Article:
Now let’s move to the main feature of this device – binaural processor.

It surely gives its effect – the sound stage moves a little bit forward. Don’t expect the acoustic system sound, but the result is much better in comparison to usual DAC-Amp-headphones setup.

There are some points everyone should understand.

Firstly, you should get used to binaural mode. Your brain should learn to listen to be “fooled” by it, because the headphone sound stage usually moves with your head, but real sound sources don’t wark this way. I think that in future we will see the headphones with move detection, the first experiment by Audeze Moebius has shown that this direction has its potential, however their crossfeed is not on the needed level. After some time you get used to the floating soundstage and begin to enjoy the effect.

Secondly, the more neutral headphones you use, the better, since binaural processor is made for neutral devices and the effect will be hidden by models with too much coloring.

Thirdly, not all tracks are equal and to hear the effect you will need to ensure you use the tracks that contain soundstage information. This means that many genres, starting from pop-music, will not do, as the result will be strange. On the other hand many tracks begin to play differently. This is very noticeable on recordings of Pink Floyd who have always loved effects, for example the helicopter in “The Happiest Days of Our Lives”. In regular headphones this moving helicopter is perceived as increasing and decreasing sound. With the use of binaural processor you can actually feel the helicopter moving in a realistic way.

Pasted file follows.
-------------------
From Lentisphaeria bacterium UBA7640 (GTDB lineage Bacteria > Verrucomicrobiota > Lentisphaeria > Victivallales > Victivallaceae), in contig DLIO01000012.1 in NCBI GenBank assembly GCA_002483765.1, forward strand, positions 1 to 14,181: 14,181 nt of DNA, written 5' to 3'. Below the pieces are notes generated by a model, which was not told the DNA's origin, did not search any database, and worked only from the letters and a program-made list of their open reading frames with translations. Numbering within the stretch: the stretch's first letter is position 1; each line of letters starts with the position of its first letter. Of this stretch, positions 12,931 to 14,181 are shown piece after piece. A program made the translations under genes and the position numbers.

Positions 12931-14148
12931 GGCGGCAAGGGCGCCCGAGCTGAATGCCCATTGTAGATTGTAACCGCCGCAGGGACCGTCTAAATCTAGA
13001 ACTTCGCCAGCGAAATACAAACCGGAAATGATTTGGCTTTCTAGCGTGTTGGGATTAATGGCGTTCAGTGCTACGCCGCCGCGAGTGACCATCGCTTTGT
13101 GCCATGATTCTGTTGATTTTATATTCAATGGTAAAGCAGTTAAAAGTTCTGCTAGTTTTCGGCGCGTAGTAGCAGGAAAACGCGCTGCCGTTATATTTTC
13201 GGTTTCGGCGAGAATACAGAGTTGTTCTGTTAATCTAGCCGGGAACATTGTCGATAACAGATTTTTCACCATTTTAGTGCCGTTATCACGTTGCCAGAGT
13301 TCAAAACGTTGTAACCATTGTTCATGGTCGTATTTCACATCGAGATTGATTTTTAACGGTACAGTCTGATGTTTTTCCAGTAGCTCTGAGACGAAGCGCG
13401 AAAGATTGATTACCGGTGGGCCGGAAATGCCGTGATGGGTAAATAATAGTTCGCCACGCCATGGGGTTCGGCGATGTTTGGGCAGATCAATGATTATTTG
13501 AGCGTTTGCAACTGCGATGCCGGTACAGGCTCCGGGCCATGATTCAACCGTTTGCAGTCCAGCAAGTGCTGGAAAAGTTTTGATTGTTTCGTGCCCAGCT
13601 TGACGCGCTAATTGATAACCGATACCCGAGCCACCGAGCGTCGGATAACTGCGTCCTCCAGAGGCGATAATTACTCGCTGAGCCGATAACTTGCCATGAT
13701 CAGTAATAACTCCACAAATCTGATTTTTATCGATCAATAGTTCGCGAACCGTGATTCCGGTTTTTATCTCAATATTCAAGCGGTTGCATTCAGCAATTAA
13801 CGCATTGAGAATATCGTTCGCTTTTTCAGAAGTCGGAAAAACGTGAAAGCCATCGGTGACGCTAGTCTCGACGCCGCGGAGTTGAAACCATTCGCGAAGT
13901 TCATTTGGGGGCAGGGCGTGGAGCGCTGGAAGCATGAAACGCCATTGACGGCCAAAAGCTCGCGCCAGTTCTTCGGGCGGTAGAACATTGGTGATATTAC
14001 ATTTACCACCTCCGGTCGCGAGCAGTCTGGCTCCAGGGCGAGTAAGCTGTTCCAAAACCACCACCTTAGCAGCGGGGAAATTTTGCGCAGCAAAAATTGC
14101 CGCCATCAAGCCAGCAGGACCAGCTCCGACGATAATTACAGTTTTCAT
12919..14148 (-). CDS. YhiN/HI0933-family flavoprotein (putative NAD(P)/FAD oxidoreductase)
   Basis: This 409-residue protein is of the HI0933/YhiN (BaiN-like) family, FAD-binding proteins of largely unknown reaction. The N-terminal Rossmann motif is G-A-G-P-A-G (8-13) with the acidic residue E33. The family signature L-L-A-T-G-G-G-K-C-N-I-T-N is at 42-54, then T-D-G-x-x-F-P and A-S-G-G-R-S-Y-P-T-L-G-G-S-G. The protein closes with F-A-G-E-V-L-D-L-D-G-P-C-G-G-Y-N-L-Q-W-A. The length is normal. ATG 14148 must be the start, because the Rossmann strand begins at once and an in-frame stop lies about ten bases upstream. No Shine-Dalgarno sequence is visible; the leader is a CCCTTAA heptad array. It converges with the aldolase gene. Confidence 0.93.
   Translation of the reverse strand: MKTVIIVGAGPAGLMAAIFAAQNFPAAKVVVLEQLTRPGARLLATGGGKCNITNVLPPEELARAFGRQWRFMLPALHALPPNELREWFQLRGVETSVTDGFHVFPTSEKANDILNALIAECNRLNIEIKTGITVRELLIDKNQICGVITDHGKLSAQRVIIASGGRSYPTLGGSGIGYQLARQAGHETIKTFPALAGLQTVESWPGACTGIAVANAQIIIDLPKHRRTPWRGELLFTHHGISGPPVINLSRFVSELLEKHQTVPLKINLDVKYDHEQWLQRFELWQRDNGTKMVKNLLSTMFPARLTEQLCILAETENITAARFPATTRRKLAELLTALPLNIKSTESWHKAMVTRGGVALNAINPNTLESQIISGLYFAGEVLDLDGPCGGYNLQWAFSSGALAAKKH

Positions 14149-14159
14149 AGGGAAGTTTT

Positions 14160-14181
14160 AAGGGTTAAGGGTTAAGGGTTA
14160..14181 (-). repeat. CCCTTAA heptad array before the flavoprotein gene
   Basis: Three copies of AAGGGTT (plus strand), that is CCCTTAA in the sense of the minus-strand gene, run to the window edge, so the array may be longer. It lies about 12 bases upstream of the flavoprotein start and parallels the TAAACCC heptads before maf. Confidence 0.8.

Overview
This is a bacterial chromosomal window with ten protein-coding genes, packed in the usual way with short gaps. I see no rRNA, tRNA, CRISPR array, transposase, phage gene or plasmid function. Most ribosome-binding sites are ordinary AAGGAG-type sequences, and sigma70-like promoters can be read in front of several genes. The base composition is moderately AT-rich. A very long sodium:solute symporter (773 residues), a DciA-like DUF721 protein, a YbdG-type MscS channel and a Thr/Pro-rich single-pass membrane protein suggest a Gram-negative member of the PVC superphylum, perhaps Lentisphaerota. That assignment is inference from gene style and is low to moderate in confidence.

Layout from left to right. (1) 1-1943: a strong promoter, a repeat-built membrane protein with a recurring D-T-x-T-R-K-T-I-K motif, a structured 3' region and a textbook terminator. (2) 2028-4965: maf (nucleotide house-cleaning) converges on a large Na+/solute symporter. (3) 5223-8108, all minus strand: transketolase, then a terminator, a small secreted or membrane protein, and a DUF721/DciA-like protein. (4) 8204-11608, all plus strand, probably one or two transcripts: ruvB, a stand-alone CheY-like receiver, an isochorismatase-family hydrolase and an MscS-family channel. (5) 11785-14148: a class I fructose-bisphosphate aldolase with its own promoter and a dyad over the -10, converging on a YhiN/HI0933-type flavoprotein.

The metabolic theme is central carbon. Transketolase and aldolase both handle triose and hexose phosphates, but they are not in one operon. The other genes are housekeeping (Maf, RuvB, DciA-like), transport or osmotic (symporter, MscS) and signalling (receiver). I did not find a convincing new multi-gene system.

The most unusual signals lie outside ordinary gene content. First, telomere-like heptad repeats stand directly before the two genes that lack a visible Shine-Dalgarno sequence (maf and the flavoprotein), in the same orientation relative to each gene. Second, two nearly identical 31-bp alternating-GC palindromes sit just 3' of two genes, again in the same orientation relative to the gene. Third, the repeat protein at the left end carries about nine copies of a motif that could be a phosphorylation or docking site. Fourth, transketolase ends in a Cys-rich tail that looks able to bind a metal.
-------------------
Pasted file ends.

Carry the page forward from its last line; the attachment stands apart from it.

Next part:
Compatibility

There is not much to write here, since there is enough power for any over ears (excluding, probably, Sundara and some other exotic models). There will be no problems with high impedance headphones, planars or the headphones that require much current. As you can understand, the IEM usage is limited here since we get noticeable background noise and the volume grows too fast. Of course special adapters can be used to fix this.